| 'Don't you hear them? The dead. Speaking.
From the pages of books?' asks the heroine of Stevie Davies's
Impassioned Clay. Olivia is a historian, passionate
about her work, lonely, spiky, longing for a loving relationship
with a woman. On official university occasions she "struts about,
provocatively", in her "best Oxfam male suit", complete with
shirt and tie. In the garden of the house where her Quaker mother
is buried, she finds a skeleton dating from the civil war: a
woman wearing a scold's bridle. Slowly, painstakingly, using
her historian's skills, Olivia reconstructs the woman's life.
Her name was Hannah: she and her female lover were Quakers,
passionate visionaries who rebelled against the men who wanted
to silence them. The novel is eloquent, erudite and, as Olivia
uncovers a story that is both alien and a distant mirror of
her own life, deeply moving.
| The Sunday Times
| Since reading Stevie Davies's brilliant
and unique study of women and the English Revolution, Unbridled
Spirits, the Bookie has developed the strongest of respect
for her work. For what characterised that book and what also
permeates her new novel, Impassioned Clay, is her
unbounded empathy for history and the human beings that it uncovers.
That process is at work again as Olivia, the teenage daughter
of a quaker mother, digs her mother's grave in the back garden
of their centuries-old Cheshire home. She exhumes the bones
of a republican woman called Hannah, who was hanged three-and-a-half
centuries before. As she grows older and becomes a university
teacher and researcher, her passion becomes a search for this
woman's life and struggle.
Through her scholarship, she discovers a revolutionary and a
visionary who was tortured and murdered by the frightened and
challenged men who ruled her era. She was condemned to wear
the brank - an instrument of punishment for witches and
blasphemers that was clamped to the skull. It was "an iron cage,
a stone in weight, with a bit two-inches long, ending in nine
iron pins with sharp points," which is rammed into the mouth
and stabbed into the victim's tongue, smashing her jaw and teeth
in the affixing.
Olivia becomes this woman through the unbridled power of her
empathy and historical memory. And, in doing so, her own life
becomes interpreted and clarified. Hannah is her lucidator,
the light which illuminates her own very different and yet very
similar reality. For Hannah is a rebel of the spirit, of the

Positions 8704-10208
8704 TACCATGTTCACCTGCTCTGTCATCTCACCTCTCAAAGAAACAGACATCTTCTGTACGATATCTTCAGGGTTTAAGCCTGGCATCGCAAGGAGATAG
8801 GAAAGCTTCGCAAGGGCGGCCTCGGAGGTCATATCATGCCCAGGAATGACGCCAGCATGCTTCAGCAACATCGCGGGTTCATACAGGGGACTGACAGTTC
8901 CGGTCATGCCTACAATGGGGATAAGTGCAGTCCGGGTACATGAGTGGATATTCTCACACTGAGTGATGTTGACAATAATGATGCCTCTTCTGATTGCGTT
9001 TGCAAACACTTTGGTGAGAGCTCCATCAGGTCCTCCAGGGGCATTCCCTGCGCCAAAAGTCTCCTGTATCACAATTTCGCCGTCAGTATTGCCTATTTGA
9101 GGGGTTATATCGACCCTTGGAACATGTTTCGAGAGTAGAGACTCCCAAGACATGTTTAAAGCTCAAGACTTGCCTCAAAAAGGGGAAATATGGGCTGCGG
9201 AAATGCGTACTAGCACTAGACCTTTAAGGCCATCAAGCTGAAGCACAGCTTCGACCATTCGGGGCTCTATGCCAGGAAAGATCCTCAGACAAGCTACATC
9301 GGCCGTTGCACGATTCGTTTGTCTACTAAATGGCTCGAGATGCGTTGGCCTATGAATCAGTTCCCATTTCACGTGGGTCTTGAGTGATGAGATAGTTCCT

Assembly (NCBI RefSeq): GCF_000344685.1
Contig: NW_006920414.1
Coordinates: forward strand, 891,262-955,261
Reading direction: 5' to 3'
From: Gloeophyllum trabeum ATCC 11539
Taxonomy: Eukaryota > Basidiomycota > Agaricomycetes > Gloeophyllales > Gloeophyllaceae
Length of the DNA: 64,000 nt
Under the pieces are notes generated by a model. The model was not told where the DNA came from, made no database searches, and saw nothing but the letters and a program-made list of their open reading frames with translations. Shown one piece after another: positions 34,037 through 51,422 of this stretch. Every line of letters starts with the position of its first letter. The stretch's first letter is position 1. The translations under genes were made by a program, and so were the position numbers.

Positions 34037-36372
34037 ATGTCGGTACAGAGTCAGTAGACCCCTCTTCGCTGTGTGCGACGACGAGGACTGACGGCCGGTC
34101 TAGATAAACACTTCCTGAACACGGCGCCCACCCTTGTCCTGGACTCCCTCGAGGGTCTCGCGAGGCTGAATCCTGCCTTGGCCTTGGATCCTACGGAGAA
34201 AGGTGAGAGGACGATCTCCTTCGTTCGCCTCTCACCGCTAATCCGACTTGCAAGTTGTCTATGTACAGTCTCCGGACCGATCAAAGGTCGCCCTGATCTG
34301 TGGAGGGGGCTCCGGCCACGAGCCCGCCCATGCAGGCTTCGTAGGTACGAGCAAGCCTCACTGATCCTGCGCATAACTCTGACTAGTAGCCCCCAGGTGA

world and of the way that people need to live a love. As Olivia
tracks down her face, her mind, her writing and her lesbian
love for Isabel, a farmworker whom she scoops away from her
labours in the fields, her own life's heart and sexuality finds
comradeship and clarity.
Now, the Bookie thinks, Impassioned Clay is some
novel and wonders why it has not found more recognition, for,
in excavating history, it also removes the earth from many of
our own now-times complexities. Perhaps it digs too deep, loosens
too much ground, English ground at that, for current postmodern
"Her poor tongue," Olivia keeps repeating, as she remembers
"the skull's shattered teeth and her unholy pain seemed to gush
into the cavity of my mouth." For it is those unquietened "vehement
voices" - uncompromisingly rebellious, humane and strident,
yet also tender and loving that the tongue only forges -
that stay with the reader.
Whether it is Isabel's ragging critique in her own Lancashire
demotic dialect of the "Shit-God made Arsehole-church," or Hannah's
brave refutations of the masculinity of God and the loving belief
between both women that they had conceived a child of woman
- it is speech, assaulted and ended by the rusty, spiked
prongs of the Stockport brank, that becomes the saviour as well
as first witness of history. The voice, thinks the Bookie, the
human voice, always subversive, never quiescent, still talking
and telling through brave and beautiful tongues like those of
| This is not simply a historical novel.
Its carefully crafted narrative counterpoises women's past lives
with those of today, amplifying the emotional sides of passionate
female mystics by underscoring the similarities with passions
of our own ... this is a beautifully written and elegantly constructed
|Lisa Jardine, The
| Beautifully written, full of atmosphere
and emotion. [Davies] conjures up the feeling of history oozing
its way up through the layers of time to seep into the present.
| This book is so beautifully written,
I've clung to every sentence . . . the utter brilliance of the
story is such that I stumble for words simply thinking about
it. I can't do this book justice. I can't do this review justice.
I'm not even going to try. Just put me out of my misery and
| Piercing, elegiac prose. A superior novel.
| Resonant and richly textured.
|Times Literary Supplement
| A virtuoso novel.
| A compelling story, full of dramatic and moving
|Good Book Guide
| An intelligent novel that lingers in the mind -
|Historical Novels Review
| A strangely compelling narrative, a
complex hybrid of 'stream of consciousness' and historical whodunnit...
sometimes macabre, often moving, with poignant insight into
life, Impassioned Clay is an impressive read.
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